Swell sailing

Moderator: GreenLake

Re: Swell sailing

Postby seandwyer » Fri Oct 03, 2014 1:07 am

The idea of 6 foot chop is common on the Great Lakes. And chop in my experience usually means having the bow in one wave and the stern in the next as they can come that closely together. It is indeed daunting to be in the DS or some such sized boat when conditions like this kick up, and they often do, quickly and with little warning.

Once off one of the Lake Erie islands my wife nearly called 911 because, as she observed from the dock, the children and I kept disapearing in troughs no more than 50 or 75 yards away and she swore we had sunk.

I'll be honest though--when that sort of thing kicks up, you are incredibly thankful for the outboard! Trying to figure standard sailing amid that battering is like, well, too much, too fast for my brain! :D The clunk of the centerboard makes you feel like the bottom is going to rip off any second.
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Re: Swell sailing

Postby GreenLake » Fri Oct 03, 2014 2:13 am

Sean, like-for-like I would expect the waves in the Great Lakes to be a bit higher and/or steeper than ocean waves, because fresh water is lighter. Conversely, the salinity of the Laguna Madre where John sails in the Tx200 is higher than average, so it should take more wind and fetch than on the open ocean to get the same or similarly sized waves.

I couldn't find out whether the nomogram I found is for salt or fresh water.
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Re: Swell sailing

Postby jeadstx » Fri Oct 03, 2014 1:27 pm


The aerials taken during this year's Texas 200 came from somebody one of the "Duckers" knew who had a plane. One the first day, several aerial pictures were taken while some of the Ducks were losing their rudders.

1976 Day Sailer II, #8075 - Completed the 2011, 2012, and 2013 Texas 200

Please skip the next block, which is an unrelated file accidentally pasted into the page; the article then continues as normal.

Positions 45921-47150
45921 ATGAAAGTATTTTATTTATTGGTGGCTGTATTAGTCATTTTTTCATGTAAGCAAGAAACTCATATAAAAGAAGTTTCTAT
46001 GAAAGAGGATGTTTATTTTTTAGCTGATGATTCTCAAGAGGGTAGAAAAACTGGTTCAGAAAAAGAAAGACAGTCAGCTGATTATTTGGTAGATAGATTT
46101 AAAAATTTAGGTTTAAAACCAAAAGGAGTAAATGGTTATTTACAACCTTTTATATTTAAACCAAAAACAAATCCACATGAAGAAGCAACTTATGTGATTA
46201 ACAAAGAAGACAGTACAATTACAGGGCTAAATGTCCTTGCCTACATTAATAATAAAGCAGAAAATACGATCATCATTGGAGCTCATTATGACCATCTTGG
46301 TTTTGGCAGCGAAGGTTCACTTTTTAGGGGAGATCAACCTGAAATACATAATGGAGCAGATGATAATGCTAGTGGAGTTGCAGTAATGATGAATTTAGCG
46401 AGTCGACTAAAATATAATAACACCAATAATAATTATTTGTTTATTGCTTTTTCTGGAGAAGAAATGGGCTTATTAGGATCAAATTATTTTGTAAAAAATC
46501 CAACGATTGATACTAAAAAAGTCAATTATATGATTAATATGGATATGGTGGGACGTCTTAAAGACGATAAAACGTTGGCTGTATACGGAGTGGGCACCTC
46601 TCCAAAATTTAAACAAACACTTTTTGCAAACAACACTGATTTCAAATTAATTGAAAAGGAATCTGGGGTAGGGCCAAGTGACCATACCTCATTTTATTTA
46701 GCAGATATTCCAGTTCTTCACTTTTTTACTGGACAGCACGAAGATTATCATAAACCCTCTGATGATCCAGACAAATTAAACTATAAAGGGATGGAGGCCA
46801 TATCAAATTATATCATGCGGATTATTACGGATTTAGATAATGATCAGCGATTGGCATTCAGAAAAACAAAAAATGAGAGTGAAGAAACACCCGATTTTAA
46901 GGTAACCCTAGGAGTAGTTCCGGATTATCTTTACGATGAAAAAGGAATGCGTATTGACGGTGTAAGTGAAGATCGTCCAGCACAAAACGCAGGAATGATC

1952 Beetle Boat Swan Catboat
Early Rhodes 19
1973 Mariner 2+2, #2607 - Completed 2014, 2015 and 2016 Texas 200
1969 Day Sailer I, #3229
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Re: Swell sailing

Postby talbot » Fri Oct 03, 2014 1:57 pm

1. Let's move Tx 200-specific discussion over to "Events," where it usually lives, so people who don't visit the "Sailing & Seamanship" area can find it
2. I went back to the coast yesterday with a full crew, but a small craft advisory for the ocean kept us inside the bar. We had to settle for picnic on a sunny beach and fast sailing on the whitecapped river. Life is tough. After two good days in a row, I submitted Winchester Bay to Small Craft Advisor's in-progress survey, Best Place to Sail a Small Boat.
To nominate your own favorite waters, visit the SCA blog at http://smallcraftadvisor.com/our-blog/
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Re: Swell sailing

Postby GreenLake » Sat Oct 04, 2014 1:47 am

John, why don't you add a post to your Tx200 thread with the link to the SCA article. That way, people can find it in that context.
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Re: Swell sailing

Postby K.C. Walker » Sat Oct 04, 2014 10:59 am

Swell is different from wind waves or chop in that it travels from long-distance, often thousand miles away, especially on the Pacific. Swell that hits the West Coast can originate in the Indian Ocean. It tends to have a very long wavelength compared to more local wind waves, often a period longer than 10 seconds. There can be a tremendous amount of energy in a relatively small wave height, because of the long wavelength. However, it's relatively unnoticeable in deep water. It's when it becomes ground swell, where it starts feeling the effects of the bottom it becomes noticeable waves. A swell with a period of 11.4 seconds has a wavelength of 446 feet and starts to become groundswell in depth of 200 feet. This is the stuff surfers dream of. And… The Coast Guard knows what they're doing when they issue warnings for the sandbar or close harbors.

I've been out sailing on the Atlantic when there was a high surf warning, like 9-10 feet as I recall. The swell that produced this surf originated with a hurricane off the coast of Africa and by the time they reached New England they were organized swell and the surfers loved them. The swell was much smaller though, like 3-5 feet and relatively unnoticeable where I was in deep water. I say relatively unnoticeable but it still felt big, though not scary.
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